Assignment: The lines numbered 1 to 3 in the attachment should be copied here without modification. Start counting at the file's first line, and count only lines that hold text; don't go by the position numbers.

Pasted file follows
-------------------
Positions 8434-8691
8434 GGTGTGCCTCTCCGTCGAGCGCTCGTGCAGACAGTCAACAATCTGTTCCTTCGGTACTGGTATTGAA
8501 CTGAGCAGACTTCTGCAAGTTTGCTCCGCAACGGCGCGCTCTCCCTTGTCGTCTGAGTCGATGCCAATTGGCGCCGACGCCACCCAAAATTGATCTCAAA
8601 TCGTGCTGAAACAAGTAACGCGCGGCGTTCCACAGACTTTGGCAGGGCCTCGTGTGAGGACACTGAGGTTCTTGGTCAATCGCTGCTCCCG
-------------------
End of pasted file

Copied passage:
Positions 8434-8691
8434 GGTGTGCCTCTCCGTCGAGCGCTCGTGCAGACAGTCAACAATCTGTTCCTTCGGTACTGGTATTGAA
8501 CTGAGCAGACTTCTGCAAGTTTGCTCCGCAACGGCGCGCTCTCCCTTGTCGTCTGAGTCGATGCCAATTGGCGCCGACGCCACCCAAAATTGATCTCAAA